Poet and artist William Blake was one of Great Britain's most original and mystical thinkers. He spent his entire life in the London he critiques in his famous poem "London." He died in poverty in 1827 and is buried near Daniel Defoe and John Bunyan in London's Bunhill Fields. Blake's imagery has influenced poets from Coleridge to mid-20th century Beat Poet Allen Ginsberg. The city is a complex symbol for Blake, and he uses London specifically to signal corruption, decay and inequality.
Charters and Marks
In the poem's first stanza, the word "chartered" is applied to London's streets as well as to the Thames River. This charged word is chosen specifically to critique early capitalism. Royal charters granted rights to corporations, universities and other bodies. Blake objected to that growing power through taxation that merchants, financiers and aristocrats were enjoying and to the financial inequality that resulted. As the speaker wanders, he notes "marks of weakness, marks of woe" among the citizens. Although many Londoners are cursed with pockmarked faces from illness, "marks" also evokes the mark of the Beast from the book of Revelation.
In the second stanza, the word "every" is stressed five times to emphasize the widespread nature of London's misery. Nobody is exempt, as the speaker hears the cries of both adults and infants. He describes "the mind-forg'd manacles" that he hears in "every voice, in every ban." This creates a visual of a people in metaphorical chains created by collective conformity to the status quo. The word "bans" references marriage bans, including even young betrothed couples in the numbing conformity.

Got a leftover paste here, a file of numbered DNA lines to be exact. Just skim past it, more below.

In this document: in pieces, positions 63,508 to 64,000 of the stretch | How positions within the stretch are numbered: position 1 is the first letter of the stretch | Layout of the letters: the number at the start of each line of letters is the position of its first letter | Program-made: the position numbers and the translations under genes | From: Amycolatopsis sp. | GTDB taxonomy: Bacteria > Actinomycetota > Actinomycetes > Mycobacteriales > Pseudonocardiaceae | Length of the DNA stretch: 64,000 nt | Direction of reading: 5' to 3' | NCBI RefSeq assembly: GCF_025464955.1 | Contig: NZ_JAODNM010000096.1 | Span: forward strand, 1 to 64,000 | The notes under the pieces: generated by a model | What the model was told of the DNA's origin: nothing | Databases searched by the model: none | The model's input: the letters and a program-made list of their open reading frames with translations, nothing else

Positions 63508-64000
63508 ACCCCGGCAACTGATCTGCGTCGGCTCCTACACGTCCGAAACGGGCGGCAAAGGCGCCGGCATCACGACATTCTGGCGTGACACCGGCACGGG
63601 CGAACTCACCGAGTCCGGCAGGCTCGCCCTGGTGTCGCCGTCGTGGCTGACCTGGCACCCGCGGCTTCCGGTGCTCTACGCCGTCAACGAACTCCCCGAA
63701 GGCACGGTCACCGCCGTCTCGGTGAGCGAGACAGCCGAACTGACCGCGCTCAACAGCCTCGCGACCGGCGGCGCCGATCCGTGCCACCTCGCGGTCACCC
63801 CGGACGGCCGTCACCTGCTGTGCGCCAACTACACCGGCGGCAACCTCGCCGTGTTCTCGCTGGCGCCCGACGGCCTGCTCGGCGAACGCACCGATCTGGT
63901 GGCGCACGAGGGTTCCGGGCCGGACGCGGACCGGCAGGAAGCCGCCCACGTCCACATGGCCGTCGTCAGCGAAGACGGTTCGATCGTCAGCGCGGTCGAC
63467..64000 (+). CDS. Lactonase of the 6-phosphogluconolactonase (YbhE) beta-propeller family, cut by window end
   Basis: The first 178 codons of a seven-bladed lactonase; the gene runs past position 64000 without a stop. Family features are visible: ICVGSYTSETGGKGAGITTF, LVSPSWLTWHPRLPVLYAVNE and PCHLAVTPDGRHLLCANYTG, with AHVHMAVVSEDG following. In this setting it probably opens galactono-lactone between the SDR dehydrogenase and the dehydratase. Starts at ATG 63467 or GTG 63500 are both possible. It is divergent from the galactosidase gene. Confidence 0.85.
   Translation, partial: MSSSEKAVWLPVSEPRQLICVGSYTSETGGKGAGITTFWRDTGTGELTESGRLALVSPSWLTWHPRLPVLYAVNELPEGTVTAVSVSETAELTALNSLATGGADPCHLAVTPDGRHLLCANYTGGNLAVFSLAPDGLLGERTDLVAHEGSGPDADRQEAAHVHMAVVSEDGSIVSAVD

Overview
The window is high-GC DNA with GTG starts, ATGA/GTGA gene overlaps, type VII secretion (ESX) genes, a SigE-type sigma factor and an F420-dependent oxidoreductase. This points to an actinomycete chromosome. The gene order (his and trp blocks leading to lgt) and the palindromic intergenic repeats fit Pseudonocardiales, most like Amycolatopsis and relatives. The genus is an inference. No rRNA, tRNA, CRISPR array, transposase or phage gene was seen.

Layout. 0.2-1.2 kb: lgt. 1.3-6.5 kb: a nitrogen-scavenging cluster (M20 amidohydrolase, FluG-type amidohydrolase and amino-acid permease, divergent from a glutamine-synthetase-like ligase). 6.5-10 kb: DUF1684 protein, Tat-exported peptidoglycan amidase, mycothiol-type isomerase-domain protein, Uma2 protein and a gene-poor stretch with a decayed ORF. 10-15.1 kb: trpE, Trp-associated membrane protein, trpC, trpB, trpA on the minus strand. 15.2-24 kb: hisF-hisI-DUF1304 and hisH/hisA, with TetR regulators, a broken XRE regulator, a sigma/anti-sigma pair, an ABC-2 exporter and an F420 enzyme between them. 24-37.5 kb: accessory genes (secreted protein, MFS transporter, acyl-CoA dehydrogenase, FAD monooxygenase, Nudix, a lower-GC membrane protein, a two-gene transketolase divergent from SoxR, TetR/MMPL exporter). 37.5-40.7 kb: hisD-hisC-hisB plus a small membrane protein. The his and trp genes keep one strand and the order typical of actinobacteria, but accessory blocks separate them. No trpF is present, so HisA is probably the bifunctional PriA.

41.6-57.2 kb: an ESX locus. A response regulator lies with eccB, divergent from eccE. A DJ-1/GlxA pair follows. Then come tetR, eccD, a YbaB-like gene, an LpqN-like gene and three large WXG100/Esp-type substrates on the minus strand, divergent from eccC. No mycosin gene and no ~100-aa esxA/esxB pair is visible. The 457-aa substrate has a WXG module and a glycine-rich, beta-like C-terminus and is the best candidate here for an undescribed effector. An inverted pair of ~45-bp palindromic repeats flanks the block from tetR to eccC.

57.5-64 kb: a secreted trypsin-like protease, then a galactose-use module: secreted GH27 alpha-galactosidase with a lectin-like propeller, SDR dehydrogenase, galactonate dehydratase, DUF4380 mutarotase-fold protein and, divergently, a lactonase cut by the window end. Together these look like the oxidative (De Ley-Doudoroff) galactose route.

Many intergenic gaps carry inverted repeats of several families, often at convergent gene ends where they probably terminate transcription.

The third stanza presents an interesting visual play on words, because the initial letters of this stanza spell out "HEAR." This links directly to the cries of the children forced to work as chimney sweeps and the sighing soldiers described in the stanza. Churches become sooty not only literally, but also metaphorically through the Church of England's downplaying of the shameful child labor system. English soldiers in the 1790s were, like chimney sweeps, treated brutally. The blood of these young men metaphorically stains royal residence walls.
The curse of the young harlot in the last stanza is also both literal and figurative. Her child is the product of commerce, and she passes on venereal disease and the social and psychological effects of poverty. Her curse echoes through the last line's phrase "blights with plagues the marriage hearse." A powerful phrase, it references death for innocent wives by venereal disease. Blake has refused to leave the nuclear family out of London's corruption in this poem. The economic system in the first stanza comes full circle in the resulting prostitution of the last stanza, illustrating the need for a new social vision.
Susie Zappia teaches humanities and research and writing courses online for several colleges. Her research interests include counterculture literature of the 1960 and instructional design for online courses and she enjoys writing about literature, art and instructional design. She holds a Master of Arts in humanities from California State University, Dominguez Hills and a Master of Science in instructional design from Capella University.